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# A certain jar contains only b black marbles, w white

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Joined: 31 Aug 2007
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A certain jar contains only b black marbles, w white [#permalink]

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30 Mar 2008, 11:43
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A certain jar contains only b black marbles, w white marbles, and r red marbles. If one marble is to be chosen at random from the jar, is the probability that the marble chosen will be red greater than the probability that the marble chosen will be white?

1) r/(b+w) > w/(b+r)

2) b - w > r

Kudos [?]: 158 [0], given: 1

Senior Manager
Joined: 20 Feb 2008
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Location: Bangalore, India
Schools: R1:Cornell, Yale, NYU. R2: Haas, MIT, Ross

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30 Mar 2008, 12:03
young_gun wrote:
A certain jar contains only b black marbles, w white marbles, and r red marbles. If one marble is to be chosen at random from the jar, is the probability that the marble chosen will be red greater than the probability that the marble chosen will be white?

1) r/(b+w) > w/(b+r)

2) b - w > r

I think the correct answer is E
A is insufficient because r/(b+w) does not take into account r in the denominator and w/(b+r) does not include w in the denominator.
B is sufficient because if b-w>r
If b=10 w=2 then 8>r
In this case P (R) can be greater or less than p(W)
C I cannot see a relationship
D Insufficient

What is the OA?

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Current Student
Joined: 31 Aug 2007
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30 Mar 2008, 13:06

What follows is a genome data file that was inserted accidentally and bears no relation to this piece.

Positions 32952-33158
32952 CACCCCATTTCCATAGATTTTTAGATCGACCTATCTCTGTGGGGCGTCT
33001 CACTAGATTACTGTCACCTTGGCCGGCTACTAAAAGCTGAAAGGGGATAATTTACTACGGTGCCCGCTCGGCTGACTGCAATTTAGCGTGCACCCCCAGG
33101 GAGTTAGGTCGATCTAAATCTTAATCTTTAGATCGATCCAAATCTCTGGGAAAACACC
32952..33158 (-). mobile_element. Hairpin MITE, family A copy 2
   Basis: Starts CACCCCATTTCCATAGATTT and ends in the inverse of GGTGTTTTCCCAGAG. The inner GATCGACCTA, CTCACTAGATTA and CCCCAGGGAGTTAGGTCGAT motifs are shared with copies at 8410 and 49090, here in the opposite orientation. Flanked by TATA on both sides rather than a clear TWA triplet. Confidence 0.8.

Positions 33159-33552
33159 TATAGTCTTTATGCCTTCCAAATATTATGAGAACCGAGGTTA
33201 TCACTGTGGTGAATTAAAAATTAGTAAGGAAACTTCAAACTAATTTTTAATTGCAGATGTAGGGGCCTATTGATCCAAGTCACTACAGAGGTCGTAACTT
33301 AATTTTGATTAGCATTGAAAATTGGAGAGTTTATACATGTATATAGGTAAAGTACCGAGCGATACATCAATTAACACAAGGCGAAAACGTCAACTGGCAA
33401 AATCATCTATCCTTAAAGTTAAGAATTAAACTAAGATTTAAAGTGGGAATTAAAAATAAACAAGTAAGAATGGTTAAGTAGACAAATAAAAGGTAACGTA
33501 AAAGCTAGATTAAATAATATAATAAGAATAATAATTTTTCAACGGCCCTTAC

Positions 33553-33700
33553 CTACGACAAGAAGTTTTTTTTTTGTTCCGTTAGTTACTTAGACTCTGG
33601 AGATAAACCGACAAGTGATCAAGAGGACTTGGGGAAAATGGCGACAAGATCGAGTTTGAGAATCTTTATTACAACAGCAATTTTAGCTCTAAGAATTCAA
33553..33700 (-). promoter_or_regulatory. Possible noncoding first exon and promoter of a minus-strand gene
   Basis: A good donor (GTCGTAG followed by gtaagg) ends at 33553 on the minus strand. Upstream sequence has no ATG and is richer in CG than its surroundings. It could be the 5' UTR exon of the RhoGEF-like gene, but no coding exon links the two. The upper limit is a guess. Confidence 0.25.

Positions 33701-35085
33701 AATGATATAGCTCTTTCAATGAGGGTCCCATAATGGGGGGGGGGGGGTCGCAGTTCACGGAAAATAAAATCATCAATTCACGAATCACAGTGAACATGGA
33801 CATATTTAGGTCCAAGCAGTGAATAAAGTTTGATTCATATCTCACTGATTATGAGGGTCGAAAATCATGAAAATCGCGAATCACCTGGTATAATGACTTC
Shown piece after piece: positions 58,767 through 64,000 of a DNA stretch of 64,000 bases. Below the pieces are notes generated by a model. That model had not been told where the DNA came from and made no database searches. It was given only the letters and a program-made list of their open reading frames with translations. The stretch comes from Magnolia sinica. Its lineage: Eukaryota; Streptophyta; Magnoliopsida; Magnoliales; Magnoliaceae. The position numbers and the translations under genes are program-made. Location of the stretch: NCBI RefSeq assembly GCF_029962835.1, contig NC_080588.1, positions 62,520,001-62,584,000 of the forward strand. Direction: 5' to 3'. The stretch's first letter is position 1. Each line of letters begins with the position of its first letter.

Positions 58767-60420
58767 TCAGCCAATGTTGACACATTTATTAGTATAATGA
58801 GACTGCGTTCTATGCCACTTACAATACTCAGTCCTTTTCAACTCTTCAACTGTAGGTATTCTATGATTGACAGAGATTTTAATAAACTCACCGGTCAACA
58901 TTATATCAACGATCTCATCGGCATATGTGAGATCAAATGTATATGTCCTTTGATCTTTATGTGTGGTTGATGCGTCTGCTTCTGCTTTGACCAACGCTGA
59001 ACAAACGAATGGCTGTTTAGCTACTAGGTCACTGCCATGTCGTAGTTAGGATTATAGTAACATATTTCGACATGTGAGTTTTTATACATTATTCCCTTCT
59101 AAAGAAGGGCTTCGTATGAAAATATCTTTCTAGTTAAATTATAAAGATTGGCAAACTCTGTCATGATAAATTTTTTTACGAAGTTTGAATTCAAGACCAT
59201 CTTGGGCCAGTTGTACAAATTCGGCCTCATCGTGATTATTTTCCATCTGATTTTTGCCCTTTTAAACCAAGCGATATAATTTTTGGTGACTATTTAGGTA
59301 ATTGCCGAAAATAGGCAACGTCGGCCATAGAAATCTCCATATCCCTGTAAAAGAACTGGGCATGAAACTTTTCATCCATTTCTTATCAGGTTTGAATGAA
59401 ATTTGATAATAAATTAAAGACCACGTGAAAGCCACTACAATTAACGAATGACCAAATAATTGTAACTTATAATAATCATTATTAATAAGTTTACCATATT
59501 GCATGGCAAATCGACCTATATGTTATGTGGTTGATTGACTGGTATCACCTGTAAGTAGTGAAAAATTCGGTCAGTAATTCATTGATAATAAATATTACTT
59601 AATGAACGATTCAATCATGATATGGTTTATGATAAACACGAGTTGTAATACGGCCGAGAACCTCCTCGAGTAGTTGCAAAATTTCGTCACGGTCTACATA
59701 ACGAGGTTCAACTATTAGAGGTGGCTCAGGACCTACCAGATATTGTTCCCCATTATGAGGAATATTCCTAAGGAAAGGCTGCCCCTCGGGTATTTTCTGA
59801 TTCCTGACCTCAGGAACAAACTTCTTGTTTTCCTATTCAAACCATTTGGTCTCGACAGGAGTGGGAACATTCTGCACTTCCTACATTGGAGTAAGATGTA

I think the OA is A...I'm not sure why though.

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Intern
Joined: 31 Mar 2008
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31 Mar 2008, 20:31
1) r/(b+w) > w/(b+r)

because if the ratio of red to the rest is higher than the ratio of white to the rest while blacks remain constant then there must be more red than white

r > w * (b+w) / (b+r)
r(b+r) > w(b+w)
set b = 0
r^2 > w^2
r > w

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Senior Manager
Joined: 16 Aug 2004
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01 Apr 2008, 02:22
I choose A as the answer option. Essentially we have to find is...
r/(b+w+r) > w/(b+w+r)

By statement 1
r/(b+w) > w/(b+r) or
r(b+r) > w(b+w) or
rb + r^2 > wb + w^2 or
rb + r^2 + wr > wb + w^2 + wr (adding wr to both sides)
or simply
r/(b+w+r) > w/(b+w+r) (if you group the factors)

Hence the condition is sufficient. (ruling out b, c & d)

By statement 2
b - w > r
or b > r+w which means b is greater than the sum of r+w, but we won;t know the relation between r & w. This statement is not sufficient. Hence A

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Senior Manager
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01 Apr 2008, 10:16
1
KUDOS
r/(b+w) > w/(b+r)
r/(b+w) +1 > w/(b+r) +1
(r+b+w)/(b+w) > (r+b+w)/(b+r)
1/(b+w) > 1/(b+r)
inverting

(b+w) < (b+r)

w<r hence sufficient

Kudos [?]: 15 [1], given: 0

Re: DS marble probability   [#permalink] 01 Apr 2008, 10:16
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